Free Speech Under Assault in the Capitol
Walker’s police arrest peaceful protesters and observers
He should know.
On Aug. 15, Rothschild was interviewing peaceful protesters at the daily Solidarity Sing Along in the state Capitol when a State Capitol Police officer arrested him, knowing full well that he was working as a reporter and just doing his job.
Rothschild was handcuffed and escorted to the basement, then moved to the Dane County jail, where he was booked, fingerprinted and had his mug shot taken before he was charged with “resisting or obstructing.”
He was released on a $300 bail and will plead not guilty on Sept. 23.
Rothschild is just one high-profile victim of the Walker administration’s attack on the vital First Amendment rights to assemble, speak freely, protest the government and maintain a free press.
“That’s the bigger point—just how reactionary the Scott Walker government is becoming,” Rothschild said. “How hostile they are to basic American freedoms.”
Among the roughly 300 people arrested are senior citizens, a union fireman, a teenager, and a bystander on the second floor holding a small sign saying, “I am observing only.”
Even state Rep. Sondy Pope (D-Cross Plains) was threatened with arrest when she stood a few feet from her office on the balcony with Tia Nelson, former Gov. Gaylord Nelson’s daughter, to watch the Sing Along a floor below them.
“This begs so many insane questions,” Pope said. “Is humming OK? Toe tapping? The equivalent of clapping? This is insanity.”
Pope said the administration hasn’t offered up a written policy on who could be subject to arrest and why.
“There are no rules, there are no guidelines,” Pope said. “They haven’t issued the manual yet. If there is one, they haven’t shared it with the public. The questions aren’t answered. The emails aren’t responded to. And it changes every day.”
The Department of Administration, which oversees the State Capitol Police, didn’t respond to the Shepherd’s request to comment for this article.
‘You Screw Us, We’ll Multiply’
The crackdown on the Solidarity Singers, who have sung protest songs in the Capitol rotunda each weekday noon since Walker introduced his collective bargaining bill in January 2011, intensified in July, after U.S. District Judge William Conley temporarily halted Walker’s new permitting rules in the state Capitol. Walker had wanted groups of more than four people to apply for a permit to assembly in the Capitol. Conley ruled that groups of fewer than 20 people didn’t need a permit to assemble. He’ll take up the case, which was brought by the ACLU of Wisconsin, in January 2014.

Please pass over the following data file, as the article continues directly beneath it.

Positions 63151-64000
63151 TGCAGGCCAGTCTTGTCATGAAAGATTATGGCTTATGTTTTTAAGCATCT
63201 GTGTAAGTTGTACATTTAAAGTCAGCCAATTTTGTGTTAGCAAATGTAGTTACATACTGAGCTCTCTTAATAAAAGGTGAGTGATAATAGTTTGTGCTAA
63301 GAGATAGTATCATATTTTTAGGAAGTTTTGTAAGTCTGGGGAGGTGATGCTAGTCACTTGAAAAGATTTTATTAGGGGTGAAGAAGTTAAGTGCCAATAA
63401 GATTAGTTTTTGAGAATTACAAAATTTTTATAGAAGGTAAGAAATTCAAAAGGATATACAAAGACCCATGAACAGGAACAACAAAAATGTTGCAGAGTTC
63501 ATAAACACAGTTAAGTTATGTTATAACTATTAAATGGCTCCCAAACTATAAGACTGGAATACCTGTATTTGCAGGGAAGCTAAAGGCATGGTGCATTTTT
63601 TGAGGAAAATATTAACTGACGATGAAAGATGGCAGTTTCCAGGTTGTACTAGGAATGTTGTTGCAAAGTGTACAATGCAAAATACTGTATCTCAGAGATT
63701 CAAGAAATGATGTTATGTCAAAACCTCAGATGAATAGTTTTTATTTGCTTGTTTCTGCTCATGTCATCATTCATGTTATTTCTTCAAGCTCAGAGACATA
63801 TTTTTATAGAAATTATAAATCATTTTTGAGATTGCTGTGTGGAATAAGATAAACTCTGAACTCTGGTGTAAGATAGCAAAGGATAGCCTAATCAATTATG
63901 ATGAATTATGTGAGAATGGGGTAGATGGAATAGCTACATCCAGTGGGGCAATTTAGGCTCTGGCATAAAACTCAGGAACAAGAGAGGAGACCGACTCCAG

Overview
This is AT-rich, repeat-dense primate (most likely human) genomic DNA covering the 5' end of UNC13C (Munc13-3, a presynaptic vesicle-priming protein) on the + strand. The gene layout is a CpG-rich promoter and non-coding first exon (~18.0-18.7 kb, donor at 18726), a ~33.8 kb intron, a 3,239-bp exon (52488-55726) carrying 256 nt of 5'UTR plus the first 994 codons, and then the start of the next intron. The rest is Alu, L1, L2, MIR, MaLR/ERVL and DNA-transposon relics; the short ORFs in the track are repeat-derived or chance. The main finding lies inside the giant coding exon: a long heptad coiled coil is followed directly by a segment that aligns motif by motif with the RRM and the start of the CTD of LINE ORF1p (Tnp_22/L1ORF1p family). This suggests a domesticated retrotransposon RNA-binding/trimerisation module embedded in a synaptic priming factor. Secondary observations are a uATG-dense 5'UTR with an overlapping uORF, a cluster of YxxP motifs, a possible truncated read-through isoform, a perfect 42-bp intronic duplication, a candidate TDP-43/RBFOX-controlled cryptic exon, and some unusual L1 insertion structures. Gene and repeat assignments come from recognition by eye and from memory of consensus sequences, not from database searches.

The Solidarity Singers and their supporters haven’t applied for a permit to assemble. The Capitol police, now under the direction of Chief David Erwin, have issued about 300 citations since Conley’s decision.
Rothschild said it’s unthinkable to ask the singers or observers to take out a permit, since it isn’t an organized group and a permit comes with potential financial liabilities for additional security and damages.
“If it’s a right it’s a right and you shouldn’t have to get a permit,” Rothschild said.
He said last week that the show of force has ratcheted up the tension in the Capitol and he worries that the police are itching for a confrontation. (On Monday, one arrest got physical.) But instead of discouraging the protestors, the Walker crackdown has increased their numbers, Rothschild said.
“This ad hoc group was dwindling in numbers,” Rothschild said. “And they would have continued to dwindle if Scott Walker hadn’t cracked down on them. Now, as the saying goes, ‘You screw us, we’ll multiply.’ And that’s what’s happened.”
Pope said the arrests have nothing to do with public safety and everything to do with politics.
“Clearly, it’s about intimidation,” Pope said. “Clearly, it’s about silencing the voices of the people against Scott Walker and his administration and the Republican legislators. There is no doubt that is what this is about. And that is all the more reason to oppose this.”
But Rothschild wondered if Walker wasn’t getting a reward for silencing his critics.
“Maybe the goal is Scott Walker is raising money from his right-wing paymasters like the Koch brothers for every single arrest that the state Capitol police are making,” Rothschild said. “I have no evidence of that but it’s not an illogical assumption. Otherwise, why would he keep doing it?”